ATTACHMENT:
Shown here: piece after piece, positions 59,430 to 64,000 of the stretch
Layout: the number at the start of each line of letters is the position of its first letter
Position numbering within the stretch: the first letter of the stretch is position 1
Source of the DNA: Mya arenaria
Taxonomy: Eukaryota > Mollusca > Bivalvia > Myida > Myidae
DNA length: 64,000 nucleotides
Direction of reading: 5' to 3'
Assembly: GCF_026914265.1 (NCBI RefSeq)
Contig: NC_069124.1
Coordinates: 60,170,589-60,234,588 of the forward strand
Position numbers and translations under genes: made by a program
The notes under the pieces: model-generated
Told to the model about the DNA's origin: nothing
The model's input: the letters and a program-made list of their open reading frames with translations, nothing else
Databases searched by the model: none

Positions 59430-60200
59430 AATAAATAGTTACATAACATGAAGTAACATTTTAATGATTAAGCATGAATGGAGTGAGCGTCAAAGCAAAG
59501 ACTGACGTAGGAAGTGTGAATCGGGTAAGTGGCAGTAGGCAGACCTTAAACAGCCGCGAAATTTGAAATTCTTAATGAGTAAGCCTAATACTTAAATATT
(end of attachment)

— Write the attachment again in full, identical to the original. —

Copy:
Shown here: piece after piece, positions 59,430 to 64,000 of the stretch
Layout: the number at the start of each line of letters is the position of its first letter
Position numbering within the stretch: the first letter of the stretch is position 1
Source of the DNA: Mya arenaria
Taxonomy: Eukaryota > Mollusca > Bivalvia > Myida > Myidae
DNA length: 64,000 nucleotides
Direction of reading: 5' to 3'
Assembly: GCF_026914265.1 (NCBI RefSeq)
Contig: NC_069124.1
Coordinates: 60,170,589-60,234,588 of the forward strand
Position numbers and translations under genes: made by a program
The notes under the pieces: model-generated
Told to the model about the DNA's origin: nothing
The model's input: the letters and a program-made list of their open reading frames with translations, nothing else
Databases searched by the model: none

Positions 59430-60200
59430 AATAAATAGTTACATAACATGAAGTAACATTTTAATGATTAAGCATGAATGGAGTGAGCGTCAAAGCAAAG
59501 ACTGACGTAGGAAGTGTGAATCGGGTAAGTGGCAGTAGGCAGACCTTAAACAGCCGCGAAATTTGAAATTCTTAATGAGTAAGCCTAATACTTAAATATT